Skip Navigation

UMGC Global Media Center
Is Military Tuition Assistance Meeting Needs of Servicemembers?

Gil Klein
By Gil Klein

The Department of Defense Tuition Assistance Program is a lifeline for active-service military personnel and essential for maintaining enlistments. Yet the monetary value of the benefit has been unchanged since 2002 even as college tuition and fees have risen twice as fast as the consumer price index, undermining military members’ ability to pursue degrees while serving the country, University of Maryland Global Campus (UMGC) President Gregory Fowler told an audience at a recent Capitol Hill event.

Fowler made the remarks during a Feb. 6 briefing organized by The Presidents Forum and the American Legion and moderated by Inside Higher Ed’s federal policy reporter, Katherine Knott. Fowler was joined on the panel by Mark Milliron, president of National University, Anne Meehan, assistant vice president for government affairs at the American Council on Education, and Joe Sharpe, director of the American Legion’s National Veterans Education and Employment Office.

Tuition assistance “has been a true vehicle by which we can transform the lives of students, and they see it that way,” Fowler told the audience. UMGC was founded more than 75 years ago to serve the higher education needs of working adults and U.S. servicemembers around the world. Today more than 50% of its 90,000 enrollment is made up of military members, including veterans, and their families.

A UMGC analysis found that the cap on tuition assistance is forcing servicemembers to pay more for their education out of pocket, take out costly student loans or, if eligible, rely on post-9/11 GI Bill benefits while still on active duty to complete their degrees in a timely manner.

A tuition assistance cap of $250 per semester hour—or $4,500 maximum for a year—has not changed in the 21st century, the analysis found, “during which time the cost of providing the education has increased significantly, especially at the graduate level and in STEM-related programs of study.”

National University’s Milliron said that for those who might otherwise be unable to a college education, the tuition assistance benefit is one of the crucial elements in persuading recruits to join the military.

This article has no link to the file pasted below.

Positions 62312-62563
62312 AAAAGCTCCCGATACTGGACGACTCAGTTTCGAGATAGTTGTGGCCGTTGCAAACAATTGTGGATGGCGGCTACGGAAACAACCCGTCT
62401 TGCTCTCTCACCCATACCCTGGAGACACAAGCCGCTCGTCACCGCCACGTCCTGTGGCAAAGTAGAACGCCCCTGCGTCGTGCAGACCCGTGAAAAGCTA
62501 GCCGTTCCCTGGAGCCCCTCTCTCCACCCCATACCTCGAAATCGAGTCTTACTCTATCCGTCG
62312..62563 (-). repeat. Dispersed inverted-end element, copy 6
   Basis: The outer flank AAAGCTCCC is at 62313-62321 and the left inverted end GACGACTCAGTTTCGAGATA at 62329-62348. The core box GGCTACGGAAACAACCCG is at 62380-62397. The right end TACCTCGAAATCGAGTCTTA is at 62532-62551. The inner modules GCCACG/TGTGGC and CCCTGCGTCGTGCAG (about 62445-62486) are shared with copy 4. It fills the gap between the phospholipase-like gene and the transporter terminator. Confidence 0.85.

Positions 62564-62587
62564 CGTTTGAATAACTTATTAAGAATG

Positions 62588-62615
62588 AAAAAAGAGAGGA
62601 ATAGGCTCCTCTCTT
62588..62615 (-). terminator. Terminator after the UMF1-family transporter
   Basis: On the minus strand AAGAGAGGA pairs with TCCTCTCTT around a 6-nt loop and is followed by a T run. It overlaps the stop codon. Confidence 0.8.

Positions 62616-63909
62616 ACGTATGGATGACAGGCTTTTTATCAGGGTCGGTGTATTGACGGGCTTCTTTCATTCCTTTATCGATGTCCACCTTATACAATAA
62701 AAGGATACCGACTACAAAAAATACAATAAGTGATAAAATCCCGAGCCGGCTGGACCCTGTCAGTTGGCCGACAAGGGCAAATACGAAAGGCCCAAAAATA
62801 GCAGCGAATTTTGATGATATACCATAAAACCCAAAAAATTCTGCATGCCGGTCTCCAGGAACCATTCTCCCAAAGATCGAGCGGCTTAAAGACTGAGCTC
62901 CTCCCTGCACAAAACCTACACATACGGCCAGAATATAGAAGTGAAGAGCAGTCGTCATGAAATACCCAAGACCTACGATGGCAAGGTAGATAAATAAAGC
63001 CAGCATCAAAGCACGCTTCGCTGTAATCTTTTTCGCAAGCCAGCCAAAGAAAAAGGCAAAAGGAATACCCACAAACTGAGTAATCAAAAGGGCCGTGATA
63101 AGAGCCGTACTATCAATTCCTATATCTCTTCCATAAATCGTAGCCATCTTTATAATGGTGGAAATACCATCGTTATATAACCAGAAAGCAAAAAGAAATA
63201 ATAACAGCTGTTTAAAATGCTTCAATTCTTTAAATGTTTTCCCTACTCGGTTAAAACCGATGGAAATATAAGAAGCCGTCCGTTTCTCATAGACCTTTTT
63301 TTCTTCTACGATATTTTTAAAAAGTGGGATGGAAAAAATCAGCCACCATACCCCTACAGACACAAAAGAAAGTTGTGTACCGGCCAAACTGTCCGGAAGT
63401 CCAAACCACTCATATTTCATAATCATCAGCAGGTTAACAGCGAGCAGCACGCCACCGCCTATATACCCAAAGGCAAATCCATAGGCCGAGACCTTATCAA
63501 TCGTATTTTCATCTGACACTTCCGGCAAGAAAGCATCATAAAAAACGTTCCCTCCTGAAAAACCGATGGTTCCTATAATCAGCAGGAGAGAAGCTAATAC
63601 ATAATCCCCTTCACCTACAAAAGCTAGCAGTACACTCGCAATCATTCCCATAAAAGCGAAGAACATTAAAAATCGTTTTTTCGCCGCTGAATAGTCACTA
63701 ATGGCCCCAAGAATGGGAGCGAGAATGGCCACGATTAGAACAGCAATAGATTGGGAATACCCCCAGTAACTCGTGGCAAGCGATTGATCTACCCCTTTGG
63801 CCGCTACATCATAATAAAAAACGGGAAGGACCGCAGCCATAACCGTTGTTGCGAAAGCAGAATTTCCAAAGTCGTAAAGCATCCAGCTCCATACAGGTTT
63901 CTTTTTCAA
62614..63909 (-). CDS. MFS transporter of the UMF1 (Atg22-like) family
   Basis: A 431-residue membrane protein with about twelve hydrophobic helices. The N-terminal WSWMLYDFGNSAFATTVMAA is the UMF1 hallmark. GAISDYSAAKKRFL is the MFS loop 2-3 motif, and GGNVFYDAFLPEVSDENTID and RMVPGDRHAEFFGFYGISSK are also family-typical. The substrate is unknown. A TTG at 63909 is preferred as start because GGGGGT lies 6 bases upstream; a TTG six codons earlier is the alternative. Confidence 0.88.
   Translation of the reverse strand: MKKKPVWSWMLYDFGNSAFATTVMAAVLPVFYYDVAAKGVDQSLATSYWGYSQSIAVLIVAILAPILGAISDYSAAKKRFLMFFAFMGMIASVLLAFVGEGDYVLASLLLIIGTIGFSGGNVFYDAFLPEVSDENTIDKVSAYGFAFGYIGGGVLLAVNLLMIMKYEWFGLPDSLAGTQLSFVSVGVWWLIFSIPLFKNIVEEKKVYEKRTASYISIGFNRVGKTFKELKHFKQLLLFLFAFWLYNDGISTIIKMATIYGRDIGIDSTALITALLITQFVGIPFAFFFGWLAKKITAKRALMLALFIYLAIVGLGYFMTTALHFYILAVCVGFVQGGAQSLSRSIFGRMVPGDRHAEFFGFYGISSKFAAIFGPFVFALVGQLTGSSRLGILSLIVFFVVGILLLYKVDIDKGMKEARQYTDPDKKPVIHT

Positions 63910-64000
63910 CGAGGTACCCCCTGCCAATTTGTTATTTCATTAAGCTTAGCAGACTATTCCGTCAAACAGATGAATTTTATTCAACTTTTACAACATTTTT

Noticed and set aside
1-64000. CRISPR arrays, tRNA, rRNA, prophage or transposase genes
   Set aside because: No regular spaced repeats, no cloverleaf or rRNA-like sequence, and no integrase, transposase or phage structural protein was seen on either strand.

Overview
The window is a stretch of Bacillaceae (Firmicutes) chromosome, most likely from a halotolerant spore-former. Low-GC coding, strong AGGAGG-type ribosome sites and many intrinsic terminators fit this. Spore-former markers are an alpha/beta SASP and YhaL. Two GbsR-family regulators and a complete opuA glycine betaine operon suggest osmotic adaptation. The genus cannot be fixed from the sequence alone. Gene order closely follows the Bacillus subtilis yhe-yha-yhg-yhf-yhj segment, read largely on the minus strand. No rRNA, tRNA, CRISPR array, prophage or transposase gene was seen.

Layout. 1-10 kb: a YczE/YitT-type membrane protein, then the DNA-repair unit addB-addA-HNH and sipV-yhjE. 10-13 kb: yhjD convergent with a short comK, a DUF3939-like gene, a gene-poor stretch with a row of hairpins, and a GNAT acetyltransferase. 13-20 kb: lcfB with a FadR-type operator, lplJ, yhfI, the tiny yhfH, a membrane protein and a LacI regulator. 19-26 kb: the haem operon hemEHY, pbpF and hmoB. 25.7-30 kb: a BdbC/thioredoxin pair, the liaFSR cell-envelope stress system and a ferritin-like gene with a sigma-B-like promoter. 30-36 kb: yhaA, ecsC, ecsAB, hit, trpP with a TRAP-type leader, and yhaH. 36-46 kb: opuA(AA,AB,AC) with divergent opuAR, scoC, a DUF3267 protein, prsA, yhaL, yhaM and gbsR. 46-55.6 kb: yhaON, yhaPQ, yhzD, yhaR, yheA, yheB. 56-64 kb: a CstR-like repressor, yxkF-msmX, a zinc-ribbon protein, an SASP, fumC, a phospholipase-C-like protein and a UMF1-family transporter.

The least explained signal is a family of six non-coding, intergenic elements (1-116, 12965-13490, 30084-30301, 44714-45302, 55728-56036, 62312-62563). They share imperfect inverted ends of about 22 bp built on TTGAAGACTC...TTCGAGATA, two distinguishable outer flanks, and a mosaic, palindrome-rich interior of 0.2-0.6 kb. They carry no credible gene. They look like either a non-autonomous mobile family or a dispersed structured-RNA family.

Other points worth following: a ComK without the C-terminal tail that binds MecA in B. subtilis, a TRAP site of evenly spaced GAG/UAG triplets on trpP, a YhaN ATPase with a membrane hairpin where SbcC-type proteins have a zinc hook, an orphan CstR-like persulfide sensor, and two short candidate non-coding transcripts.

“Just to be blunt, I’ve heard people say it’s easier to get educated while working outside of the military,” he said, referring to private companies that offer tuition assistance to attract workers in a competitive labor market. “It used to be the opposite because the military used to be known for supporting people. If we don’t act, we’re going to see the spiral continue to go down.”

The cap on tuition assistance is only one complication faced by servicemembers. Each branch of the military also has its own eligibility requirements, said Joe Sharpe of the American Legion.

“In some cases, it may come down to the base commander saying, ‘Right now, this is what I’m prepared to approve,’” Sharpe said. “It’s a bit more of a challenging environment if we don’t have standardization.”

UMGC and National University have long histories of supporting active-service students, but other universities that want to participate are being held back by the tuition assistance restrictions, said Anne Meehan, assistant vice president for government affairs for the American Council on Education.

“I am hearing from colleges and universities who only had a handful of active-duty members, but they still care,” she said. “We want to make sure that servicemembers have the ability to choose the school that is the right fit for them.”

Fowler said he spoke recently to UMGC military students in Naples, Italy, who were about to be deployed. “They still want to talk about how they are going to be able to complete their education,” he said. “If we can make more of it [tuition assistance] available, they’re going to continue to be able to take advantage of it.”